WASHINGTON -- Fashionable Washington is sempiternally in a stew over our carefree and debonair president, George W. Bush. Last week, the worry was that he was not going to get along very well with the European leaders during his brief trip there. This week, the worry is that he got along too well, particularly with one of them, Russian President Vladimir Putin.
Fashionable Washington's mood swings are amazing. Last week, for several days the headlines were painful to the eye. Europe and Bush were headed toward a gigantic blowup, the elegant Europeans offended by the boorish Bush. Then came the weekend and the joyous aftermath of the president's pleasant meetings with EU leaders. Of a sudden, the mood of fashionable Washington had swung round to what a winning fellow the president proved to be. Ah rejoice, Bush II was a success in the Old World; but the joy could not last.
Within hours came another mood swing. By early this week, the headlines reported widespread alarm in Washington over Bush's chummy meeting with Putin. "Others Concerned About President's New Trust in Russian Leader," is how The Washington Post phrased it. Concerned about "new trust" between the presidents of Russian and the United States? How could this be? Were these the concerns of right-wingers nostalgic for the Cold War?
Well, no, the alarms issued mainly from Democrats and from liberal columnists. They did not like the way the president claimed to have found Putin "trustworthy." They were distressed that Bush made some sort of claim about the former KGB agent's "soul" ("I was able to get a sense of his soul. ... He's an honest straightforward man," was the incriminating line). Up stepped Sen. Joseph R. Biden Jr. to voice the Democrats' concern. Bush was being naive.
But wait a minute. Just last week Biden was concerned that Bush was going to provoke the Russian with his administration's plans to expand NATO to the Russian border and to discard the ABM Treaty. Bush pursued these very same policies, and both Putin and Bush walked away from their meeting abounding with good cheer. Said Putin, he now possessed "a very high level of trust" in Bush.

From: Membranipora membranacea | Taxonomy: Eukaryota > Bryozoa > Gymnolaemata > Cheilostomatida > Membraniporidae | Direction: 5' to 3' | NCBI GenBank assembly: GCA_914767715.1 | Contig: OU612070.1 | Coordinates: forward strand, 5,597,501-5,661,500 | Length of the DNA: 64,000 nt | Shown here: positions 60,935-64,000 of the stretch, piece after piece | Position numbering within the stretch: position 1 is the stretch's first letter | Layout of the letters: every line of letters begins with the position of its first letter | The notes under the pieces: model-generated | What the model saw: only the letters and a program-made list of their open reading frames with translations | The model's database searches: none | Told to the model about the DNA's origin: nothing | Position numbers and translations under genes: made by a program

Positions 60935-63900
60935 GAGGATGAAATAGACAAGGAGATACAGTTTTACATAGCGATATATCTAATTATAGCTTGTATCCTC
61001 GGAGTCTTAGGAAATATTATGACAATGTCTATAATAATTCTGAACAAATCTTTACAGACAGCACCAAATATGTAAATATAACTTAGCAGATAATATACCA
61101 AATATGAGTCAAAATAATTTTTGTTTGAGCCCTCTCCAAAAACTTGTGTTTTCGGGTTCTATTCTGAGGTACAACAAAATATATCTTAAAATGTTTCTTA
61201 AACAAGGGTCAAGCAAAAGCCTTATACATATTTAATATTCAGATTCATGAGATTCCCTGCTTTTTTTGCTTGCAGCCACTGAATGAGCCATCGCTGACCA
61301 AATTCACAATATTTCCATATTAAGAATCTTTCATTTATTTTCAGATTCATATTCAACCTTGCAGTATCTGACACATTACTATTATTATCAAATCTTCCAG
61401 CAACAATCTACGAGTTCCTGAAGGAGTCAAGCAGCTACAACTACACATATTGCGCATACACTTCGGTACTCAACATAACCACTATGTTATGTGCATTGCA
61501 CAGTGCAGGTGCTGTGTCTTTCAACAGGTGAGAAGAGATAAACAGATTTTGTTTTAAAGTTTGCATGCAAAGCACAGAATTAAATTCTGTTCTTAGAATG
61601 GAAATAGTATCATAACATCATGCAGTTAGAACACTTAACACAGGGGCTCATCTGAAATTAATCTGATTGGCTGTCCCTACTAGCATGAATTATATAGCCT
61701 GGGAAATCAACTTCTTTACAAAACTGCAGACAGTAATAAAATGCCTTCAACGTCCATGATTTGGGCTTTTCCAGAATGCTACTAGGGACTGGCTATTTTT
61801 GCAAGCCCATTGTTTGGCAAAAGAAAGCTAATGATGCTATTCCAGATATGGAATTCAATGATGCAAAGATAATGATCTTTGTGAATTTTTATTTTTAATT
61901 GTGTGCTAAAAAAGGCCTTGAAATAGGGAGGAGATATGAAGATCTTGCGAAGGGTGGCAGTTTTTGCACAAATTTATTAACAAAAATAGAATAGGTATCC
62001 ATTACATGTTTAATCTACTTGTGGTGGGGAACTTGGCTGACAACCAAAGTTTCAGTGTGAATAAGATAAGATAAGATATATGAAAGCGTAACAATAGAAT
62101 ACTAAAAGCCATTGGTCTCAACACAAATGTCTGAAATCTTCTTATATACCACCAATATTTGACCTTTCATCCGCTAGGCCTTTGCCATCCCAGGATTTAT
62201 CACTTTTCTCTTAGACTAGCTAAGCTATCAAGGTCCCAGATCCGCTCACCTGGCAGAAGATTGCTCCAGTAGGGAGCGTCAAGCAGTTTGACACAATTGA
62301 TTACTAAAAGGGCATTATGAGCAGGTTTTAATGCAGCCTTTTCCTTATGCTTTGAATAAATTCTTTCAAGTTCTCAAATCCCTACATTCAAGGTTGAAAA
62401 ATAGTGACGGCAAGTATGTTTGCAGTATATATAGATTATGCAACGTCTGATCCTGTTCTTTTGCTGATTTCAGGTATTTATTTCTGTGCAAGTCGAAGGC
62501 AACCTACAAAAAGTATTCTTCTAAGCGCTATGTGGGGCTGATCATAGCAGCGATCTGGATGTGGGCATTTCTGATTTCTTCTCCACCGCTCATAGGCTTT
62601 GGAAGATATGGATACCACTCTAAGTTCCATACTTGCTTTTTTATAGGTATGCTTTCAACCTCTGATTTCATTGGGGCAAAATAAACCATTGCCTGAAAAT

Why are the Democrats still alarmed with Bush? Why do they find the sudden chumminess between Bush and Putin distressing? Did they not note that even the European press, much of it left-wing, had by the end of the American President's visit come to respect him; for, as the French newspaper Liberation discovered, the president is "manifestly not the superficial buffoon portrayed in the media."
The answer resides in the Democrats' partisanship. It is their main political instinct, at times their sole instinct. They are going to oppose this Republican president whether he is too harsh toward the Russians or too friendly. They are going to oppose him on the environment whatever he does. They are going to make an issue of his every judicial appointment. They are going to continue to be in a tremendous fever over his occupancy of 1600 Pennsylvania Ave. They still believe him to be an illegitimate president.
Notwithstanding the fact that every test of the Florida presidential election shows Bush-Cheney to have won, the Democrats are going to deny it. Their position is illogical. That is what makes their opposition to Bush all the more hostile. It is the hostility of the
For 20 years or more the center of American politics has been shifting to the right. The center of the Democratic Party has shifted to the left. The party is not dominated by its moderates. Sens. Zell Miller of Georgia and John Breaux of Louisiana are not the leaders of the party. It is led by Sens. Tom Daschle of North Dakota and Ted Kennedy of Massachusetts, with Hillary Rodham Clinton coming on strong. Miller and Breaux vote occasionally with the Republicans -- Daschle, Kennedy and Clinton almost never. They will accommodate the Bush administration on nothing.
That the suave Bush II could not come back from his successful meeting with the Europeans to the accolades of Republicans and Democrats alike is an omen of things to come. The most brutal assault on him will come in the battle over judicial appointments. Surely he knows this.
As the battle heats up later this summer, savor this irony. When Bush visited Europe, the left-wing Europeans, who were ready to revile him and already had derided him, relented, persuaded as they were by his good intentions and thoughtful proposals. When he comes up against the left-wing Democrats dominating their party at home, he will get no such consideration. It is an extension of that elegant conception they came up with in the early 1990s, "the war room."